Institute Professor Francis O. Schmitt
Institute Professor Emeritus Francis O. Schmitt, internationally recognized as a pioneer in modern biological research and in the study of the brain, died Tuesday, Oct. 3, at his home in Weston. He was 91.
In 1941, Schmitt accepted a call from MIT President Karl Taylor Compton to head the Institute's effort to develop a world center for molecular biology. After time spent on war research on biomedical problems, particularly on wound repair and the treatment of burns, the MIT biology staff, under Schmitt's direction, started an intensive program of teaching and research in molecular biology with the use of available biophysical and biochemical techniques.
In his fundamental biological research, Schmitt used tools and techniques of experimental physics like the X-ray, polarized light, spectroscopy, and the electron microscope. He was one of the world's foremost authorities on the biological uses of the electron microscope, the instrument which enabled scientists to photograph and study biomolecular structures. Many of the students Schmitt worked with during that period went on to become world leaders in molecular biology.
Schmitt's studies included research on kidney function, conduction in heart muscle, tissue metabolism, chemistry and physiology of nerves, ultrasonic radiation, properties of surface films, biochemistry and electrophysiology of nerves, and the molecular architecture of cells and tissues.
In the early 1950s Schmitt helped establish a Division of Biochemistry to provide a parallel concentration in this area of modern analytical biology.
After serving as the head of MIT's Department of Biology from 1942 to 1955, Schmitt began to devote his attention to teaching and research
"Frank's leadership was critical in developing modern biochemistry and cellular biology at MIT, and his spirit will be greatly missed," said Phillip A. Sharp, the current head of the department.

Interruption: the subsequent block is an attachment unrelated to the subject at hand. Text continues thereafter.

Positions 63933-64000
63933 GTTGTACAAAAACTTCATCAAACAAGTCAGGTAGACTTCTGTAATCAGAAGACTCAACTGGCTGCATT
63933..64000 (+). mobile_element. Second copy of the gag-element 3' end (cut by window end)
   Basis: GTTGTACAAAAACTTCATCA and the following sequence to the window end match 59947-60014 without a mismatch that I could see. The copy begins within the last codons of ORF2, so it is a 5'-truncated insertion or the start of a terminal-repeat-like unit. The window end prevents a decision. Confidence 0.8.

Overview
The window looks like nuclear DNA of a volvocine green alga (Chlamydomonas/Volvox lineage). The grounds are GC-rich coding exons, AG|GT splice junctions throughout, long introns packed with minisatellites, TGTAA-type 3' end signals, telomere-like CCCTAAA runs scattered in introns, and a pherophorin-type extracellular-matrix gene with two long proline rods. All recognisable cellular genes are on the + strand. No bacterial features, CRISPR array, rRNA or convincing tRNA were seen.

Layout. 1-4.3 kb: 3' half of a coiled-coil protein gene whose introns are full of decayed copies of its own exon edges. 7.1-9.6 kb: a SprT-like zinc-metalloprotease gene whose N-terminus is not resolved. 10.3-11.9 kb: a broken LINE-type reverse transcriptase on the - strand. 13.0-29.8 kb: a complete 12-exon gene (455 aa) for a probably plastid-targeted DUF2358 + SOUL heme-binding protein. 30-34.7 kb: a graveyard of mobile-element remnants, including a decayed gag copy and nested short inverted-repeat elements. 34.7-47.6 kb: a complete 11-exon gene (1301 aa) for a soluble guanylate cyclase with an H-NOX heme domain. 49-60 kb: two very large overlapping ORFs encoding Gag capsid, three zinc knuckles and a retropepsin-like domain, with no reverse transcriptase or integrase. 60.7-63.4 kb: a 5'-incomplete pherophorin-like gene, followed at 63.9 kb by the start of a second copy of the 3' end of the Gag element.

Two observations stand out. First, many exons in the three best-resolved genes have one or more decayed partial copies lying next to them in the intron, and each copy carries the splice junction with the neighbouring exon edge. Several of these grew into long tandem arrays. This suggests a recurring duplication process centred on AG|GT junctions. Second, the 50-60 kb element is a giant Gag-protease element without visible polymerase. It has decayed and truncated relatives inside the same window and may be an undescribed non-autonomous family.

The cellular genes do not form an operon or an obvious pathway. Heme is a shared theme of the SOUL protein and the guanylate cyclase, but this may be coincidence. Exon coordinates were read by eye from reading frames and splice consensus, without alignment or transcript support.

In 1962, Schmitt began to devote his time to the Neurosciences Research Program, which he established with headquarters at the American Academy of Arts and Sciences. Schmitt was chairman of the NRP from 1962 to 1974.
The NRP, which had an academic affiliation with MIT, was Schmitt's means of promoting research in what he considered the last frontier of science: the brain and brain function.
Schmitt remained at MIT to continue his research in molecular genetics, and he continued to pursue his research interests, following his official retirement from the Institute in 1969.
Born in St. Louis in 1903, Schmitt received an AB degree in 1924 and a PhD in medical science in 1927 from Washington University. His father had wanted him to be a surgeon, but Schmitt ceased his medical studies to concentrate on the fields of chemistry and biology.
After receiving his PhD, Schmitt pursued advanced study at the University of California, University College in London, and the Kaiser Wilhelm Institute (now the Max Planck Institute). In 1929 he was appointed to the faculty of Washington University and moved up in the ranks to become head of the department of zoology there by the time he came to MIT as a full professor.
His many awards and honors included the Albert Lasker Award of the American Public Health Association, the Alsop Award of the American Leather Chemists Association, and the T. Duckett Jones Award of the Helen Hay Whitney Foundation. He received honorary doctorate degrees from a number of universities. He was a member of numerous scientific and learned associations, including the National Academy of Sciences, the American Philosophical Society, and the Royal Swedish Academy of Sciences, from which he received an honorary MD degree.
He leaves a daughter, Marion Ellis of Cambridge; a son, Robert H. Schmitt of San Diego; a brother, Otto H. Schmitt of Minneapolis, six grandchildren, and five great-grandchildren.